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Ukraine Dismantles Soviet-Era Monuments

Authorities in the Ukrainian capital Kyiv took down a statue of a Red Army commander from a central boulevard Saturday as part of a campaign to remove Soviet-era monuments from Ukraine.  

Municipal workers tore down the statue of Mykola Shchors, a Soviet field commander during the Russian Civil War, erected in the 1950s. A small group of onlookers applauded as a crane lifted the statue of Shchors on horseback and placed it onto a flatbed truck.  

“Derussification and decommunization are continuing. We have already dismantled more than 60 monuments related to the history and culture of Russia and the Soviet Union,” Mykhailo Budilov, director of the city’s Department of Territorial Control, said in a statement, according to The Associated Press.  

City officials said the statue would be stored in a museum.    

Authorities in Ukraine’s Black Sea port of Odesa dismantled a prominent statue of Catherine the Great last year after a monthslong campaign by activists.  

Putin seeks reelection in 2024  

Ukraine Saturday decried Russian plans to hold presidential elections next spring on occupied territories such as Donetsk, Luhansk, Zaporizhzhia and Kherson regions in the east and south of the country, declaring them “null and void” and vowing to prosecute any election monitors there.    

In Russia, activists reacted, saying they will put up a fight against President Vladimir Putin as he seeks reelection in March.  

Many of the opposition leaders are either in prison at home or live in exile, they say they hope to undermine the widespread public support the Russian president enjoys and turn popular opinion against his devastating war in Ukraine. Imprisoned opposition leader Alexei Navalny said in a statement relayed by his team that “no one but us will step into this battle for the hearts and the minds of our fellow citizens.”  

Putin on Friday announced his candidacy in the presidential election in March, after a Kremlin award ceremony during which war veterans and others pleaded with him to seek reelection in what Kremlin spokesman Dmitry Peskov called “spontaneous” remarks.

For Putin, 71, the election is a formality: with the support of the state, the state-run media and almost no mainstream public dissent, he is certain to win. He has no discernable successor. He has served as president since 2000, longer than any other ruler of Russia since Josef Stalin.  

About 80% of Russians approve of Putin’s performance, according to the independent pollster Levada Center. But it is not clear if that support is genuine or the result of Putin’s oppressive regime, which cracks down on any opposition.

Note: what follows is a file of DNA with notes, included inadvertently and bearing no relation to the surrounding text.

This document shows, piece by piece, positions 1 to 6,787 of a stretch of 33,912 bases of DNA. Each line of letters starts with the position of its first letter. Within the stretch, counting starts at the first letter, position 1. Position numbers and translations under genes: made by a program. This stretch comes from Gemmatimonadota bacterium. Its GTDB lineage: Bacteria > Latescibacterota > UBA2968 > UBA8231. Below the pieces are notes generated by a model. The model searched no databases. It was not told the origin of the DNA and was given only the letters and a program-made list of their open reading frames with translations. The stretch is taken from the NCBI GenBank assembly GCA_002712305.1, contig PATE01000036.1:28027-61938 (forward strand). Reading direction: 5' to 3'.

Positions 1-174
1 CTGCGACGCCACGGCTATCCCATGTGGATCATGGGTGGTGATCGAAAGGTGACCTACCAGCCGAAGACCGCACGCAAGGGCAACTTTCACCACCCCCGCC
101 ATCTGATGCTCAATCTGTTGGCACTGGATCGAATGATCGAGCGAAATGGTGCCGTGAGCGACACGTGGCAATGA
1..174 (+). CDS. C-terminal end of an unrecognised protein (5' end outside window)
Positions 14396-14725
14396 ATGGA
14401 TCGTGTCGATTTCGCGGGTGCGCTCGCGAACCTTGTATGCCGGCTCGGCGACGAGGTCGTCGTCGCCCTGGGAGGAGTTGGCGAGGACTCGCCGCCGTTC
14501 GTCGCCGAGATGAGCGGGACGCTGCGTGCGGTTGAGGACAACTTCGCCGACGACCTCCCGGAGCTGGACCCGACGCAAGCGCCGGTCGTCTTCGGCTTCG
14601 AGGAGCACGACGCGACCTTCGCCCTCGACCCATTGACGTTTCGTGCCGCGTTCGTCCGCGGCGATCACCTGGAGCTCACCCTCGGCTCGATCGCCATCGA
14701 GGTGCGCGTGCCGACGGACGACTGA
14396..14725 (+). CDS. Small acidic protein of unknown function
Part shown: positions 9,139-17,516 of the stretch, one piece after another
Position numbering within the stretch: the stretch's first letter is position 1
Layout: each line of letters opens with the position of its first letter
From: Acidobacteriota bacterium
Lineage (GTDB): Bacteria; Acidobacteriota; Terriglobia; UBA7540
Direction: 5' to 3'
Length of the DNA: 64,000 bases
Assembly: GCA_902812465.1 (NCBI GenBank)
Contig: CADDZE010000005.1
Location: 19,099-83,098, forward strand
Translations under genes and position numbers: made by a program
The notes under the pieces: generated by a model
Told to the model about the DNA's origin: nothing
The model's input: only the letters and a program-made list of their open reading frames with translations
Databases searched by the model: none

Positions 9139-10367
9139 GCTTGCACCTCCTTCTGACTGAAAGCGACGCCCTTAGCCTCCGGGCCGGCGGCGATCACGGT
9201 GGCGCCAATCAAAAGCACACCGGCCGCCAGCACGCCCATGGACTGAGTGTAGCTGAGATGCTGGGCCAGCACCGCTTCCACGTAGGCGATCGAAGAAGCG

EU aid debate    

Essential components in Ukraine’s defensive war against Russia are stuck at the Polish border as Polish truckers are continuing their blockade on the border with Ukraine complaining that they cannot compete with Ukrainians’ lower prices of goods and urging the EU to reinstate the limits on the number of Ukrainian trucks that can enter the bloc.  

About 200 pickup trucks needed to transport ammunition and evacuate the wounded from the front line are also blocked at the border because “deliveries have practically stopped,” said Ivan Poberzhniak, head of procurement and logistics for Come Back Alive, Ukraine’s largest charitable organization providing the military with equipment.  

Part of the mileslong blockade include 3,000 tourniquets bound for the battlefront as well as parts for drones.    

Despite Poland and other nearby countries being some of Ukraine’s biggest supporters in the war, resentment has built from truckers and farmers, who are losing business to lower-cost Ukrainian goods and services flowing into the world’s biggest trading bloc. The existing tension underscores the challenges of Ukraine’s integration into the EU if approved.    

Ukraine is also facing hurdles from Hungary, another EU member. Hungarian Prime Minister Viktor Orban has threatened to block the EU’s $53 billion budget proposal to assist Kyiv through 2027.  

A senior EU official who spoke to Reuters on the condition of anonymity said if Hungary does veto the aid package, the EU could allocate a smaller amount of money to Ukraine for a shorter time, or the other 26 EU countries could extend their national contributions bilaterally to Kyiv.    

“We know how existential it is. European leaders are responsible people — at least 26,” said the official, who is involved in an EU summit scheduled for next week.  

Ukraine depends on economic aid from the West to keep its war against Russia going.    

Hungary is also planning on blocking EU membership talks for Ukraine at next week’s summit.  

The EU is due to consider a legal proposal Tuesday allowing the use of sanctioned Russian frozen assets to help Ukraine. However, EU officials say Ukraine might not see the money anytime soon because EU members are bickering over the amounts pledged for Ukraine.  

The EU executive says $30 billion worth of private Russian assets and a further $223 billion of the Russian central bank’s funds have been confiscated.  

Some $135 billion of the latter sum is held by Belgian company Euroclear. Belgium estimated it would collect $2.5 billion in taxes on that in 2023 and 2024. It said it would use those proceeds for Ukraine.  

Some information for this story came from The Associated Press, Agence France-Presse and Reuters.  

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